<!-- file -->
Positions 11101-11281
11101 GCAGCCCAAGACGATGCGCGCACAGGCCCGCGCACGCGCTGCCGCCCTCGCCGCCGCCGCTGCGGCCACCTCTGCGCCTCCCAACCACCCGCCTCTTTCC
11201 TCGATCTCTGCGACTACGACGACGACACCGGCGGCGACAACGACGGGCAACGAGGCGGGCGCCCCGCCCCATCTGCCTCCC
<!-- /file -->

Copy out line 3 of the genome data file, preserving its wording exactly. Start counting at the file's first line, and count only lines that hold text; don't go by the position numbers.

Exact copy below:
11201 TCGATCTCTGCGACTACGACGACGACACCGGCGGCGACAACGACGGGCAACGAGGCGGGCGCCCCGCCCCATCTGCCTCCC